With the foregoing in mind, reference may now be made to FIG. 2 of the drawing wherein an embodiment of the invention is schematically illustrated.
The device includes a source of white noise 10, which may be a known type of Diode Generator producing a band of white noise in the 775-1000 MHz range. The output is fed to a six stage amplifier 11, and then to a first bandpass filter 12 which forms a noise window. The output of the filter then is passed to a first mixer 13 which also receives the signal of a first local oscillator 14, the first mixer heterodyning the signals to produce an output in the range of 500-725 MHz.
This heterodyned signal is then fed to a second bandpass filter 16 which forms the upper or lower limits of the transmitted band of the heterodyned signal, (the other frequency limit is determined by the first bandpass filter) and then through a three or four stage amplifier 19 before entering a second mixer 20. A second local oscillator 21 provides a signal to be heterodyned in the mixer 20 which then provides a down converted signal in the range of 225-450 MHz. This signal is then amplified in a third amplifier 23, the output of which is fed through a third bandpass filter 25 to a terminal 26 for signal utilization. The third bandpass filter 25 does not appreciably narrow the band, but serves to reject spurious signals outside of the frequency range of interest.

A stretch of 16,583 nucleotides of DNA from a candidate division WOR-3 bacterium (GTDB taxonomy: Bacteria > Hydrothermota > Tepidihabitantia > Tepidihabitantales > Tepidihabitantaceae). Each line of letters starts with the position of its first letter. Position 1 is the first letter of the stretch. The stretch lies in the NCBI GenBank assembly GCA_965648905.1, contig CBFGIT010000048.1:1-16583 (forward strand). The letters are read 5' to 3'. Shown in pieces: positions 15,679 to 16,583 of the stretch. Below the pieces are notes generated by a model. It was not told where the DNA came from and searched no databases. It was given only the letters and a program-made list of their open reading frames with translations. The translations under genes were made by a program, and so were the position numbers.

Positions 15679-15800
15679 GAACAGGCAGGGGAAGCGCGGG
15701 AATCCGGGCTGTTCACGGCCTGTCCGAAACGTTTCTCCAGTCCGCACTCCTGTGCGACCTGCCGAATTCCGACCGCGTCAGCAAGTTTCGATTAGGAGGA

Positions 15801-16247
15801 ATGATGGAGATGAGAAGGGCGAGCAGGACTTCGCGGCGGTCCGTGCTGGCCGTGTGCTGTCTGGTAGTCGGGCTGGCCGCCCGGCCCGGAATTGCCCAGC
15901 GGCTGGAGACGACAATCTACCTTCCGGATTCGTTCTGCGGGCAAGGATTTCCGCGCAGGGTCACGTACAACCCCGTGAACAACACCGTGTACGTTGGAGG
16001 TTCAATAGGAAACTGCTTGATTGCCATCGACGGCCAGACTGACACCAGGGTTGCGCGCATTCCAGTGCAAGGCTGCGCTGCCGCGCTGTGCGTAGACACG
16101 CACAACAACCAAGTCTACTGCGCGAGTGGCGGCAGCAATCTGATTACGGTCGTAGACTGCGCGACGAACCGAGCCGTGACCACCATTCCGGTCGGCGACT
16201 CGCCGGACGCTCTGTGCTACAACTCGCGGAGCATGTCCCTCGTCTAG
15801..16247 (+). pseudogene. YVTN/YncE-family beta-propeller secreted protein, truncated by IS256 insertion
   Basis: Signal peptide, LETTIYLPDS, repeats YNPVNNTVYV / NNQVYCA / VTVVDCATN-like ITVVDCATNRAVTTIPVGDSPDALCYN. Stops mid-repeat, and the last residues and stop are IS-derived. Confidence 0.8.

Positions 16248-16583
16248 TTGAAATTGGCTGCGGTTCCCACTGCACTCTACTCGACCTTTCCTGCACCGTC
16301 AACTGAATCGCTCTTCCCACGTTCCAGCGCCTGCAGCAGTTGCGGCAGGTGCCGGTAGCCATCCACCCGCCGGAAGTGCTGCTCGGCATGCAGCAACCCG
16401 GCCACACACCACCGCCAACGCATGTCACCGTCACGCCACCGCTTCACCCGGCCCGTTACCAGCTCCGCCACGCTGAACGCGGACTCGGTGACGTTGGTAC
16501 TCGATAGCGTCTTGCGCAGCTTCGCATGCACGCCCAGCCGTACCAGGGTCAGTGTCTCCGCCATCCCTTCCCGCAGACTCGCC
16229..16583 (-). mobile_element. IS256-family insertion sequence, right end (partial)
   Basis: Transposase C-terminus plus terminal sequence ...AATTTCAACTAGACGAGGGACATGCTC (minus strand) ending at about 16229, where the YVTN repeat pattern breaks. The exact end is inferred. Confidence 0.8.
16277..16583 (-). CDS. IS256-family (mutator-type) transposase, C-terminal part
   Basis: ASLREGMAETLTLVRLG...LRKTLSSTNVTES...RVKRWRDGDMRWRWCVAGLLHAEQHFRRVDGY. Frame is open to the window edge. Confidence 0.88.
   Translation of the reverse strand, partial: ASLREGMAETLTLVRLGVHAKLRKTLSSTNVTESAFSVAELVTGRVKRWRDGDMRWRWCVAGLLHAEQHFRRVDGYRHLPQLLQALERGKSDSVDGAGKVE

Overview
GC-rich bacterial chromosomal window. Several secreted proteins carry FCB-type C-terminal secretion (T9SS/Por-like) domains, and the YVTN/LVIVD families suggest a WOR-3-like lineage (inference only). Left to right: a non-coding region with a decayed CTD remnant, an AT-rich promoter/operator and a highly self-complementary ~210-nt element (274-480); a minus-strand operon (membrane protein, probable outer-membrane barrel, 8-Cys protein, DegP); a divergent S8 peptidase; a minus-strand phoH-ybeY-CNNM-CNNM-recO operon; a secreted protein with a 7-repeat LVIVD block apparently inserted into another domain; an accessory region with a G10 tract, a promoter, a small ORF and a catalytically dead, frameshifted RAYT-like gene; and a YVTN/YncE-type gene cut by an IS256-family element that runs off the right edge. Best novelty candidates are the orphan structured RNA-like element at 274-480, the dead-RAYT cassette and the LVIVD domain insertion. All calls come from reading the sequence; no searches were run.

In use, varying the frequency of the first local oscillator, varies the width of the band in terms of frequency which will pass the noise window. Varying the frequency of the second local oscillator serves to shift the center frequency of the transmitted band so that the center thereof is at the frequency of interest.
It will be observed that the local oscillators may be tuned mechanically or electronically without departure from the scope of the invention.
I wish it to be understood that I do not consider the invention limited to the precise details of structure shown and set forth in this specification, for obvious modifications will occur to those skilled in the art to which the invention pertains.
|Cited Patent||Filing date||Publication date||Applicant||Title|
|US2960664 *||May 21, 1957||Nov 15, 1960||Brodwin Morris E||Wide band noise source|
|US3586993 *||Aug 11, 1969||Jun 22, 1971||Marconi Instruments Ltd||Testing instruments for telecommunication systems|
|Citing Patent||Filing date||Publication date||Applicant||Title|
|US5172064 *||Dec 2, 1991||Dec 15, 1992||The United States Of America As Represented By The Secretary Of Commerce||Calibration system for determining the accuracy of phase modulation and amplitude modulation noise measurement apparatus|
|US6492843||Sep 29, 2000||Dec 10, 2002||Intel Corporation||Random frequency clock generator|
|US7786815 *||Feb 1, 2006||Aug 31, 2010||Samsung Electronics Co., Ltd.||Apparatus and method for generation of noise signal|
|US20060192624 *||Feb 1, 2006||Aug 31, 2006||Samsung Electronics Co., Ltd.||Apparatus and method for generation of noise signal|
|WO2002027917A2 *||Sep 27, 2001||Apr 4, 2002||Intel Corp||Random frequency clock generator|
|U.S. Classification||331/78, 331/39|
|Aug 23, 1982||AS||Assignment|
Owner name: MICRONETICS, INCORPORATED; NORWOOD, NJ. A CORP OF
Free format text: ASSIGNMENT OF ASSIGNORS INTEREST.;ASSIGNOR:STERN, KURT;REEL/FRAME:004039/0391
Effective date: 19820812
|May 3, 1988||REMI||Maintenance fee reminder mailed|
|Oct 2, 1988||LAPS||Lapse for failure to pay maintenance fees|
|Dec 20, 1988||FP||Expired due to failure to pay maintenance fee|
Effective date: 19881002